Jesus banned from Christmas carol

Christmas Song Revives Religious Debate

ROME (Reuters) – An Italian teacher’s efforts to make a Christmas carol more acceptable to young Muslim students by removing the word “Jesus” has rekindled the debate over religious symbols in the Roman Catholic country.

A middle-school teacher in the northern Italian town of Como set off a storm when she told Muslims in her class that if they preferred they could replace the line “this is the day of Jesus” with “this is the day of virtue.”

“Jesus banned in Christmas songs” the daily Il Giornale, run by Prime Minister Silvio Berlusconi’s brother, said in a front-page headline Sunday.

“Substituting the word Jesus in a Christmas song is a serious mistake and an offence against the entire Catholic community,” Como’s mayor, Stefano Bruno, from the center-right Forza Italia (Go Italy) party, told Agi news agency.

Religion has been an increasingly prickly issue in Italy as immigrant communities grow.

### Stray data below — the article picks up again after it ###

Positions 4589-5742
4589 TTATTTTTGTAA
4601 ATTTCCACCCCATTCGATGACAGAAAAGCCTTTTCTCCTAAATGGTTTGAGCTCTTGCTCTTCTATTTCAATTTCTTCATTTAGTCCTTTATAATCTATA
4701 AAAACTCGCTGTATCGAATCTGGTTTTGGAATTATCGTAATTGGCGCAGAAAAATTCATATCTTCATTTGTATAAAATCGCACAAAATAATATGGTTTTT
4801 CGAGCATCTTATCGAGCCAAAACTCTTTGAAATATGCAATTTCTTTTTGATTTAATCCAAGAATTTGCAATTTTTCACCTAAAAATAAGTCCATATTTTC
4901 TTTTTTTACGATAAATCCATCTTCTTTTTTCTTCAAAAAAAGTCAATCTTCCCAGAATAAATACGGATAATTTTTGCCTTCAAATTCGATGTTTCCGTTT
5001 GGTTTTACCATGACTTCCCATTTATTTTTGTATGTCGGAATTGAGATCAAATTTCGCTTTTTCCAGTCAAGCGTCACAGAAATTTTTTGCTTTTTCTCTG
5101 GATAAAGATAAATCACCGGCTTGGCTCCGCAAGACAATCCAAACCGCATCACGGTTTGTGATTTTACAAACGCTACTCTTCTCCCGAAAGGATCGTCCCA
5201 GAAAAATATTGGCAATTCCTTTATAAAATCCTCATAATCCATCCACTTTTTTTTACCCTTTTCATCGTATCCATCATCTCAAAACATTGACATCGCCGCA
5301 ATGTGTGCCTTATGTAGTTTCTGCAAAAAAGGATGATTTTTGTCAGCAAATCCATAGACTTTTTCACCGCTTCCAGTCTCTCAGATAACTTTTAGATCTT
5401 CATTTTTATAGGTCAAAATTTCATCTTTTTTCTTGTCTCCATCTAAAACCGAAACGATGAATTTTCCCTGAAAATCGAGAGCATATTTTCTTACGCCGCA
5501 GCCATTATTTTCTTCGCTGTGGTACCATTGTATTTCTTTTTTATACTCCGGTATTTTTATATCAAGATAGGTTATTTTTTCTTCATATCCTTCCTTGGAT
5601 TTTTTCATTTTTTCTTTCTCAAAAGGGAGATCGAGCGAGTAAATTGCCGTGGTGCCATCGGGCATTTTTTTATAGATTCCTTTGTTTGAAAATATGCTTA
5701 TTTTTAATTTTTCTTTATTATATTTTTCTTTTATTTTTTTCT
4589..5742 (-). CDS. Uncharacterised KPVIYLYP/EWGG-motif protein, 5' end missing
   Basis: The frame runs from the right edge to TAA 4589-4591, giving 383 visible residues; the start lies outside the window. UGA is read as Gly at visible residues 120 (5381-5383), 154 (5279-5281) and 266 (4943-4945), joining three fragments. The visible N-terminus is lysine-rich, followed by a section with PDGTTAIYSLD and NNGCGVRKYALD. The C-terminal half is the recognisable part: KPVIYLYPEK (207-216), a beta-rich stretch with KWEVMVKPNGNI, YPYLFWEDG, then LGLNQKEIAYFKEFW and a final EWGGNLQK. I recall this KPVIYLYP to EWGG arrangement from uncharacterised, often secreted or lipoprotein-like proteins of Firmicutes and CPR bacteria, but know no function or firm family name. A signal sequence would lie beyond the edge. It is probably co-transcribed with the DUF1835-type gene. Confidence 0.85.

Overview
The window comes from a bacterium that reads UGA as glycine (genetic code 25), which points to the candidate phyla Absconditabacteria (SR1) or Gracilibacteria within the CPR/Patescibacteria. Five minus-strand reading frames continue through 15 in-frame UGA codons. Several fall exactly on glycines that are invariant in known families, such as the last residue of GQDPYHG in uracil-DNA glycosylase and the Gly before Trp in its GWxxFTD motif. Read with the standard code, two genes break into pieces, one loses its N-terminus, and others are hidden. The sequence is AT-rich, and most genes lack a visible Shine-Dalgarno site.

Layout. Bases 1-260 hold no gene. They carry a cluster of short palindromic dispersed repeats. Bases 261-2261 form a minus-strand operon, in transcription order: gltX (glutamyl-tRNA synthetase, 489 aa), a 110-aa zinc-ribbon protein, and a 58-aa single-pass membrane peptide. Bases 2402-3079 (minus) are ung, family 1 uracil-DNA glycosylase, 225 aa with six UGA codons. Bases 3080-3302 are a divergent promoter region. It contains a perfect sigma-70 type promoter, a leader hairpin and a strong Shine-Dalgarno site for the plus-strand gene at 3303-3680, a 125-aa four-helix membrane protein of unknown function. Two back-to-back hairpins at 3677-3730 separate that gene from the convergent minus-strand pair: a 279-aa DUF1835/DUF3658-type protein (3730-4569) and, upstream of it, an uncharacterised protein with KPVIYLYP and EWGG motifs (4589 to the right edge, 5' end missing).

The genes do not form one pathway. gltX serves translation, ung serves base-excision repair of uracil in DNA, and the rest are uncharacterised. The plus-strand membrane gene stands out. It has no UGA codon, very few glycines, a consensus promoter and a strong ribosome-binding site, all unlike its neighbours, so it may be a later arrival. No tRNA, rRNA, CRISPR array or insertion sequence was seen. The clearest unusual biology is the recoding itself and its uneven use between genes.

A judge sparked a nationwide controversy a year ago when he ordered that a crucifix be taken off a school wall. Pope John Paul weighed in saying it was undemocratic and dangerous to try to erase a country’s religious symbols.

Tension mounted again earlier this year when a nursery school refused to hire a Muslim woman, saying her headscarf could scare the children.

But before the latest standoff exploded into a full-blown controversy, the 10- and 11-year-old students resolved the issue by opting to stick to the original lyrics.

The director of the school, Pasquale Capria, told reporters on Sunday: “The foreign students themselves told me it wasn’t a problem for them to sing Jesus.”

Foreigners, many of them Muslim, represent about 20 percent of the students at the school. There are some one million Muslims living in Italy, a country of around 57 million people.

Vacation? Short break? Day trip? Get Skip-the-line tickets at GetYourGuide.


(Listed if other than Religion News Blog, or if not shown above)
Reuters, USA
Dec. 6, 2004

Religion News Blog posted this on Tuesday December 7, 2004.
Last updated if a date shows here:


More About This Subject


Our website includes affiliate links, which means we get a small commission -- at no additional cost to you -- for each qualifying purpose. For instance, as an Amazon Associate, Religion News Blog earns from qualifying purchases. That is one reason why we can provide this research service free of charge.

Speaking of which: One way in which you can support us — at no additional cost to you — is by shopping at